• Sunday , 8 December 2019

International Concrete Design Competition 2015/2016 Winners announced


The successful students were chosen by the Irish Jury of;  Tom de Paor, Kieran McGonigle, Eoghan O’Shea and Nathalie Weadick. The winners will share the €3,000 prize fund and receive invitations to attend an International Masterclass on Concrete Design in Berlin in September 2016.

The Jury were impressed by the overall standard of work presented by the students and by the imagination they displayed in exploring the competition theme of Metamorphosis.  The jury session was held in the Council Room of the Royal Institute of the Architects of Ireland (RIAI) and following their deliberations the Jury selected the following winners;

Winner – Jonathan Salin, University of Limerick

Joint Second Place Ana Margarida Figueiredo Pais, University of Limerick

Joint Second Place Adam Boardman, University of Limerick

Third Place – Aoife Flynn and Polina Mullar, Dublin Institute of Technology

Commenting onthe theme of this cycle of the Concrete Design Competition Jury Chairman Tom de Paor said, ‘the theme of metamorphosis goes to the essence of our most local of materials and the transformative power of architecture. Formal, chemical, technical and temporal change was explored across the submissions, the best with an eye for the metaphysical’.

Winner – Jonathan Salin

The jury’s favourite project operated on all of these levels and across the scales from the glass of water to the watertower, a familiar type in our landscapes and fusion of material with form. The project offers that they grow together – the very origin of the word concrete – asking circular questions of permanence. An extended conceit.

Joint Second Place Ana Margarida Figueiredo Pais

An interaction with an existing stone ruin within Raheen Graveyard in Limerick, this joint second placed entry employs identically dimensioned pre-cast concrete blocks, elementally placed like a children’s oversized toy, but arranged to create a spatially rich structure for reflection and worship. The form at first appears entirely variable in its modular arrangement but reveals a permanence through the use of poured bronze connection pins and straps, one of the projects direct references to the construction techniques used in the Parthenon and the Temple of Zeus.

The jury felt that this was a simple yet persuasive and articulate project, imbued with a poetic translation of ancient methodology and technique, thoughtfully developed through modelling, and beautifully presented and explained.

 Joint Second Place Adam Boardman

This project realises some of the ever-changing possibilities opened up through the process of building. The dependency of heavy, permanent, concrete forms on lightweight and temporary formwork transforms into a spatial opportunity: an invitation for exploring transient landscapes of the unfinished.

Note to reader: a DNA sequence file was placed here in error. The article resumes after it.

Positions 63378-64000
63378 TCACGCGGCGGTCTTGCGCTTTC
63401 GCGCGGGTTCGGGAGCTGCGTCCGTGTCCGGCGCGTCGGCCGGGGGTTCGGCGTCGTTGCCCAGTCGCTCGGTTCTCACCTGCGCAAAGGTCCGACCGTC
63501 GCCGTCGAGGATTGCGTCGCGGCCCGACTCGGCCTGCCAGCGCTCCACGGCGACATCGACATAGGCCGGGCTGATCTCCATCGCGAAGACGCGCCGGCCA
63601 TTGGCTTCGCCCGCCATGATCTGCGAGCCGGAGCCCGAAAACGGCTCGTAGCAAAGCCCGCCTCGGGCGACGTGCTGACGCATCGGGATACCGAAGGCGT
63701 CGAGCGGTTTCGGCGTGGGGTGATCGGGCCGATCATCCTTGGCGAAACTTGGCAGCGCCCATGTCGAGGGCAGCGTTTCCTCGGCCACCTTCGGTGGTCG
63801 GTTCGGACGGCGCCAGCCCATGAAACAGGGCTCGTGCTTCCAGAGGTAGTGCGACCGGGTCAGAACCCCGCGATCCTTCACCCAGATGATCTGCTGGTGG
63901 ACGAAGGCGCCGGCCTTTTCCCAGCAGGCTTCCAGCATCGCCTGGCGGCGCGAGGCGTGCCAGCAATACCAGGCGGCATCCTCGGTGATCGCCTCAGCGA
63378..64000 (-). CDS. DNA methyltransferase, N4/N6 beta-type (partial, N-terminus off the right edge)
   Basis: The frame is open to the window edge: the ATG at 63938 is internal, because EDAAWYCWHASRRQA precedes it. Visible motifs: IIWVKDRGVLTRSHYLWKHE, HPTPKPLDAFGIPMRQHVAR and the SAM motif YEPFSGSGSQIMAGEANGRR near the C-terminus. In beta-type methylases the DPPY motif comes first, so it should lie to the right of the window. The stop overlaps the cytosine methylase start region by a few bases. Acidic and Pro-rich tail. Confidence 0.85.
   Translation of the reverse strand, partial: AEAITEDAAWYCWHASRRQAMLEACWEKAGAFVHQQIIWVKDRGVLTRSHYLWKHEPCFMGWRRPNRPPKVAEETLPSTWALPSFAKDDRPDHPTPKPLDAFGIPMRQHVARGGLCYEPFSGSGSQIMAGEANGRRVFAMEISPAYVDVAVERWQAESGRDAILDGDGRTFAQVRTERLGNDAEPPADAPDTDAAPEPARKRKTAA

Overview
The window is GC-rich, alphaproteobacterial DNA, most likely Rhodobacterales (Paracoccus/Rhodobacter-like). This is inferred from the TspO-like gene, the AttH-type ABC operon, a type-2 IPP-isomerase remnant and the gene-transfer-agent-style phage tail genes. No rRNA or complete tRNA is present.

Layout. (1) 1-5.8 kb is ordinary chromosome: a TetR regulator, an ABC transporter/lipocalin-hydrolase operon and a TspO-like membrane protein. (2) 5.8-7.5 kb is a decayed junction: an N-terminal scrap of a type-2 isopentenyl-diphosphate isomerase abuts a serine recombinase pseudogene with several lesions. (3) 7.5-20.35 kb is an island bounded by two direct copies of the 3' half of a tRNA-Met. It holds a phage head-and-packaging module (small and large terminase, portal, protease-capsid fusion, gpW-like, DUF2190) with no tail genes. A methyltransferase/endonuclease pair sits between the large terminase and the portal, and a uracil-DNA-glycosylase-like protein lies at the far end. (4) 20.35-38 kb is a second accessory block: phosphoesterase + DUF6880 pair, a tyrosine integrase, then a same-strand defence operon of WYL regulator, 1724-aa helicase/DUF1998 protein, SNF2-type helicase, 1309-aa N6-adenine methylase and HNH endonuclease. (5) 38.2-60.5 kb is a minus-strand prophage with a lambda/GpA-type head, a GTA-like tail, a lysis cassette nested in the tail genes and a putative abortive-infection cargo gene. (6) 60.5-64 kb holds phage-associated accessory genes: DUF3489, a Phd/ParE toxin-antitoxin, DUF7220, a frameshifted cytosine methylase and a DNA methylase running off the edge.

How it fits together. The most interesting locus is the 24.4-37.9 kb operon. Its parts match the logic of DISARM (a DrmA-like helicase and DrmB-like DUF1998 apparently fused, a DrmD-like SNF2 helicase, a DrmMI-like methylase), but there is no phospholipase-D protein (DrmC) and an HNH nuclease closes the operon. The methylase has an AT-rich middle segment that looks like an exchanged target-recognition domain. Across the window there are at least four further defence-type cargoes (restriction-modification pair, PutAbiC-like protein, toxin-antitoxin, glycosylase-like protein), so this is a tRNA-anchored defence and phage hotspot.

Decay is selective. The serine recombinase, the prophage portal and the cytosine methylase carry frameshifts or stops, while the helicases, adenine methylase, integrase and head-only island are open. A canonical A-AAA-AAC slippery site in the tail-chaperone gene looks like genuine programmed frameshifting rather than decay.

The project impressed with its sculpted permanent formality, skilfully and evocatively represented, and cut through by a juxtaposition with its disposable “childhood” of playful and organic formwork-forms. The project struck the jury as a reminder that building exists in time, and not at a moment of stasis between unmade and made.

Third Place – Aoife Flynn and Polina Mullar

This project represents an experiment, using a strict methodology, the team carried out a procedure to verify, refute or validate a hypothesis. The purpose of the action was to investigate a phenomenon. Namely, the reaction of concrete, timber and fire. The objective was to set up the conditions to analyse the level of metamorphosis that would occur if you combine those three elements and then to arrive at certain conclusions.

The Jury were struck by the detailed analysis and sheer commitment to the experiment. The time invested in trying to understand a material such as concrete and how it reacts under certain conditions was notable. The process and objectives responded well to the theme of the award. While the action was measured and systematic, as a homage to concrete, the concluding discovery and time employed made it feel performative.


The Concrete Design Competition is held every 2 years and is open to students of architecture and design related disciplines. The competition aims to promote innovative design attitudes related to the use of concrete as a material and a technology. Each competition cycle is framed by a theme exploring a specific property of concrete. For further details on the competition please see www.concretedesigncompetition.com.

 The competition is funded in Ireland by Cement Manufacturers Ireland.

CMI final LOGO_colour 2015



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